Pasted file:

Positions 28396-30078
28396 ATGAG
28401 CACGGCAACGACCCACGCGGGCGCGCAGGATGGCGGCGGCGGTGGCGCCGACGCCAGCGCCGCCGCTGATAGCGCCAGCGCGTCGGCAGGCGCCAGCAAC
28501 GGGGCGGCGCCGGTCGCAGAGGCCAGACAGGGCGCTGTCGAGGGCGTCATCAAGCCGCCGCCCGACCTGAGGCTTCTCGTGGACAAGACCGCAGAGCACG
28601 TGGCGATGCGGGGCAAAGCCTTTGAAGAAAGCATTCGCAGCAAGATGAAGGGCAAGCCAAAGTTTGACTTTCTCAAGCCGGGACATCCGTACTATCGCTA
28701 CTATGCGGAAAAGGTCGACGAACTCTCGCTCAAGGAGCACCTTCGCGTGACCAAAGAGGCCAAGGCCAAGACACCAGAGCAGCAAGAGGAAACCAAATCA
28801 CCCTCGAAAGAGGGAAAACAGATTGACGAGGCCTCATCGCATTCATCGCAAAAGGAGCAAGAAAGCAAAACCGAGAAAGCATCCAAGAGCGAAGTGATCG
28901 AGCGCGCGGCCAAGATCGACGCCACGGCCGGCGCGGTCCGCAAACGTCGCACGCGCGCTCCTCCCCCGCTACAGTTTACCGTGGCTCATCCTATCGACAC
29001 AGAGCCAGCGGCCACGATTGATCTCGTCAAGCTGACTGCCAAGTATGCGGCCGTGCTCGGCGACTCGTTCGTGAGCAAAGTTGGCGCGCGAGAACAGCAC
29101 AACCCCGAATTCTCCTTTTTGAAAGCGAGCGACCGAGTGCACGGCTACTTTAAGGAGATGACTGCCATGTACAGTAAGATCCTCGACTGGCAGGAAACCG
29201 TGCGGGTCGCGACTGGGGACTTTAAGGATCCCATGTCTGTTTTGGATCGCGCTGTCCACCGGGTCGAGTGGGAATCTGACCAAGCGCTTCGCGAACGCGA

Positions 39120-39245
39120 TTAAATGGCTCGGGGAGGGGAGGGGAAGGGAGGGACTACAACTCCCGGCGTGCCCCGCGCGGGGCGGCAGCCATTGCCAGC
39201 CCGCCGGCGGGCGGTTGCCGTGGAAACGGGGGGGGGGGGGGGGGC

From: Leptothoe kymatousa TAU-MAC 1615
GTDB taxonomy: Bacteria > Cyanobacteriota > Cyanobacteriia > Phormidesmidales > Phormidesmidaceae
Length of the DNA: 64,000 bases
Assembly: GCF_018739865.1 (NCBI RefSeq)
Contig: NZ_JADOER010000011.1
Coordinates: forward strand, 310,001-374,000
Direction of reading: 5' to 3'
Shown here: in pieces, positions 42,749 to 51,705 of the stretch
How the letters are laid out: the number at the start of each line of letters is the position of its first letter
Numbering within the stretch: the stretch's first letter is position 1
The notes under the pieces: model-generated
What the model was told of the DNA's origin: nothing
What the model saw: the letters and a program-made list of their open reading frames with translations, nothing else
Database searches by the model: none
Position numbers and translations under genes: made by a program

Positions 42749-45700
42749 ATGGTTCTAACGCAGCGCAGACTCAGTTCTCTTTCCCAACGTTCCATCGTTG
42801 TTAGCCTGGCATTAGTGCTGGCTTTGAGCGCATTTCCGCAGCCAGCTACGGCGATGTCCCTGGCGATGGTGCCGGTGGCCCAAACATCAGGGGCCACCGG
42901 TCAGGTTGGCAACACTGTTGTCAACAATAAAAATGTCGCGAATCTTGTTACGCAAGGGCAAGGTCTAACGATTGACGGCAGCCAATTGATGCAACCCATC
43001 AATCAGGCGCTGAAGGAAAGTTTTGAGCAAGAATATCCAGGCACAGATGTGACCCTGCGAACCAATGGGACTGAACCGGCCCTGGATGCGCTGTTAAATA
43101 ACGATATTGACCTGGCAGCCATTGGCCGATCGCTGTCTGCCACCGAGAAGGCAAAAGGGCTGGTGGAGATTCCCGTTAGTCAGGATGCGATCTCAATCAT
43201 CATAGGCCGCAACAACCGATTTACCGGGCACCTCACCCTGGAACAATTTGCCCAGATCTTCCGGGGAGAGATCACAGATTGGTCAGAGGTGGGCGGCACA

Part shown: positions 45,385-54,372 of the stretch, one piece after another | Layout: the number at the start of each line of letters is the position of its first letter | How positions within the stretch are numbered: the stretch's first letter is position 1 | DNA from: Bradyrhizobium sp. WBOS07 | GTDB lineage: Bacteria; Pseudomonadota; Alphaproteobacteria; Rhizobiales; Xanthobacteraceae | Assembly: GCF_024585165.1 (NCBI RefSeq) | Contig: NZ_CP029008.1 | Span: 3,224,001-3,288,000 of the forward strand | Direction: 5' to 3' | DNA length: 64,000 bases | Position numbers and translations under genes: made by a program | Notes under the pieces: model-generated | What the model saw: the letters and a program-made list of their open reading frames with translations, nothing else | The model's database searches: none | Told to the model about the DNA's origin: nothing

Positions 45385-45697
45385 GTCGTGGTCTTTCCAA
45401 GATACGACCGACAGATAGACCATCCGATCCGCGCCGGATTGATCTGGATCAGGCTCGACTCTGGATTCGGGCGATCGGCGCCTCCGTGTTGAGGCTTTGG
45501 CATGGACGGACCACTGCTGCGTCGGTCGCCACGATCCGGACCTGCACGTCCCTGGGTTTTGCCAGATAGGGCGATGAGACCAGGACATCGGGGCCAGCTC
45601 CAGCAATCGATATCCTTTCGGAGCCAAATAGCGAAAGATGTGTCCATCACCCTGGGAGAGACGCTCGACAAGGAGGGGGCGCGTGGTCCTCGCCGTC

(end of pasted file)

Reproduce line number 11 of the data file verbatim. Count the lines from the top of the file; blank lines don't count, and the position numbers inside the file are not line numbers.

29201 TGCGGGTCGCGACTGGGGACTTTAAGGATCCCATGTCTGTTTTGGATCGCGCTGTCCACCGGGTCGAGTGGGAATCTGACCAAGCGCTTCGCGAACGCGA